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Grab That Gun

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Album Review

The Organ's 2002 debut EP Sinking Hearts was more captivating than most of that year's full-length releases: over the course of just 15 minutes, the band crafted chiaroscuro meditations on falling in and out of love that were just as light and jangly as they were dark and brooding. The EP was a promising beginning, and Grab That Gun, the Organ's first album, builds on that promise by delivering more appealingly moody music instead of reinventing the band's sound. It's tempting, initially, to be slightly disappointed that the Organ didn't broaden its sonic territory. But, even though the music remains remarkably focused, Grab That Gun proves that the band has plenty of room for expression within its rather limited palette of droning organs, succinct drumming and sharp, upturned guitar lines that give new meaning to the term "hook." While this sound comes from the legacy of '80s college rock — at times suggesting a fusion of the Smiths' witty, bouncy melancholy and the on-the-sleeve passion of Throwing Muses — and also has ties to some of the other bands remaking new wave and post-punk in their own images, the Organ and Grab That Gun have a freshness that isn't often heard in any kind of rock music. This is partly due to the simplicity of the band's playing; some call it amateurish, although innocent is probably a more apt description. There's also a remarkable sincerity to the band's music, a large part of which comes from singer Katie Sketch's striking vocals and lyrics. Like the Muses' Kristin Hersh, Sketch possesses a voice that's vulnerable, self-assured and ever so slightly unearthly. And though lyrics like "There is nothing I can do / But cut and think about you" and "Our hearts didn't come together / But I saw the two collide" can seem like the worst kind of diary rants on paper, they're more dramatic than drama queen when Sketch sings them. Melancholy covers Grab That Gun like a reverse umbrella, particularly on "Steven Smith" and "There Is Nothing I Can Do." However, the Organ's songs are too short to allow wallowing, and even within the album's consistent sound and mood, undercurrents of joy and energy make their way to the surface on tracks like the gorgeous breakup song "No One Has Ever Looked So Dead." Likewise, "I Am Not Surprised," one of the band's most kinetic numbers, also showcases the Organ's ability to make its namesake instrument sound dour or cheery in an eye-blink. Both of these songs originated on Sinking Hearts, and songs from the EP make up almost half of Grab That Gun. However, the album has its own identity; the forceful first track "Brother" shows that the band's focus is growing ever sharper, and more languid; atmospheric songs like "A Sudden Death" add an ebb and flow that Sinking Hearts didn't have. Even though the album is in many ways more of the same, with a band like this, that's far from a bad thing. Grab That Gun is a fine debut that captures the Organ's knack for writing strangely timeless, and beautifully sad, songs.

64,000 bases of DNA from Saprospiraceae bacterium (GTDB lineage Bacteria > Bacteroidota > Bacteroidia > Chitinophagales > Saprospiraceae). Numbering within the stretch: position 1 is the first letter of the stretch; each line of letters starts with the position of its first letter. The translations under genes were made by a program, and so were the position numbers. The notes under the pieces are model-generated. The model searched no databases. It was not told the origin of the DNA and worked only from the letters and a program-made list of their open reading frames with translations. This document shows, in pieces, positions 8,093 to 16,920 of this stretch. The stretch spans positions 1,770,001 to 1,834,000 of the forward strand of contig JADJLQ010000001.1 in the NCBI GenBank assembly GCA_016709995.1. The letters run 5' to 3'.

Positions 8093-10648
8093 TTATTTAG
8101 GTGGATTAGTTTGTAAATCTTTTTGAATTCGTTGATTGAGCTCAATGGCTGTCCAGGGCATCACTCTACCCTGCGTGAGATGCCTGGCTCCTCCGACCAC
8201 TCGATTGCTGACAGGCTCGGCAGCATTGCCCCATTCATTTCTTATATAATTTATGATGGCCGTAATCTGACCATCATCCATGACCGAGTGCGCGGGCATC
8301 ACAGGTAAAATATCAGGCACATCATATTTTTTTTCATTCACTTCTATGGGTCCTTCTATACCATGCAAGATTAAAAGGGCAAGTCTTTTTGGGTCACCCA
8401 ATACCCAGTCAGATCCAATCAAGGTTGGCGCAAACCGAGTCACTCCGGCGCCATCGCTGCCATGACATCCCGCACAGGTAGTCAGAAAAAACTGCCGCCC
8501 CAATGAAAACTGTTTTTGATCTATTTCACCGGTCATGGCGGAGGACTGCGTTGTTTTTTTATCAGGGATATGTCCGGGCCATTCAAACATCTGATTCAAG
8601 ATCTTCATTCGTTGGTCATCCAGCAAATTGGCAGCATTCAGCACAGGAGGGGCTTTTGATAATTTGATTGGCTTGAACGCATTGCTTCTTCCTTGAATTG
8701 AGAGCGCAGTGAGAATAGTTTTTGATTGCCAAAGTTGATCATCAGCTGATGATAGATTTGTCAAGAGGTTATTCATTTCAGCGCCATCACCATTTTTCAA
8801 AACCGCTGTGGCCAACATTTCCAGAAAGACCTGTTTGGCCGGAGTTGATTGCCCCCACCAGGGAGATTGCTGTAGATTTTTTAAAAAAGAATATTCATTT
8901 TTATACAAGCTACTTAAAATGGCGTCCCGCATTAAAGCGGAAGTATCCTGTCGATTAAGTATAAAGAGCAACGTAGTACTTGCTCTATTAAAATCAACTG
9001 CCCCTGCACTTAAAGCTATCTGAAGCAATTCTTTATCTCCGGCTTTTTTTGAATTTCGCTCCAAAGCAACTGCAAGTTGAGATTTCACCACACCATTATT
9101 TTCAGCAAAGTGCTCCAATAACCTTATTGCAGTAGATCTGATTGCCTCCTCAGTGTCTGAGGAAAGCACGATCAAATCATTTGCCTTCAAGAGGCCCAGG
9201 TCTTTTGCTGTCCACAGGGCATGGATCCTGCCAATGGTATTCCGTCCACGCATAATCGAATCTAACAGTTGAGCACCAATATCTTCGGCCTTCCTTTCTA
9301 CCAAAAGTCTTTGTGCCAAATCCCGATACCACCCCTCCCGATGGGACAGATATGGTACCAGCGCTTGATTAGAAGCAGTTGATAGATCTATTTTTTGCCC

Customer Reviews

One of my favourite albums

I live in Northern Ireland and I went online almost immediately to buy this CD from a Canadian website when I heard "Brother" for the first time on an american television series. I bought the CD in 2005 and listened to it at least once every day for 2 weeks - I am really glad I took a chance and bought it after hearing only one song. The lyrics are wonderful, very personal and heartfelt. The melodies in each track are intricate and the band make good use of their instruments: the album has crisp, simple production values which really enhance the sound of the songs. The Organ's style of music is reminiscent of UK indie bands of the 80s such as The Smiths, New Order and Joy Division but it would be unfair to say that the music doesn't have an original and special quality of its own. On the whole I recommend this album wholeheartedly: it bears repeated listening.


After hearing Brother on music television late one night I brought this album. It's simply outstanding. People will compare the Organ to bands but in reality the only thing they really share is a primal rawness & a fantastic ear for a great song. Particular highlights are the aforementioned Brother, Steven Smith, Sinking Hearts & Memorize The City. The haunting impact this album will have is only compounded by the fact that the girls have decided to call it a day - modern musics biggest loss so far...

title? I just want to write a review...

This is a bunch of songs clumped together in one place, known as an 'album'. Ok, the songs, they were possibly borne out of numerous 'band practices'. The content of the songs? Well, its dark and handsome, like Denzel Washington. Very broody, very curesque and very good, even at first listen. And I dont normally like this kind of thing.


Formed: August, 2001 in Vancouver, British Columbia, Cana

Genre: Alternative

Years Active: '00s

Attempting to separate themselves from the new millennium surge of post-punk bands, the ladies of the Organ came together in 2001 to design their own original modern sound. Katie Sketch (vocals), Deb Cohen (guitar), Jenny Smyth (organ), Shelby Stocks (drums), and Ashley Webber (bass) hail from Vancouver, and each has an appreciation for bands such as the Cure and the Smiths. In summer 2002, the Organ introduced their dark style with the release of the Sinking Hearts EP. The Canadian press and indie...
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Grab That Gun, The Organ
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Customer Ratings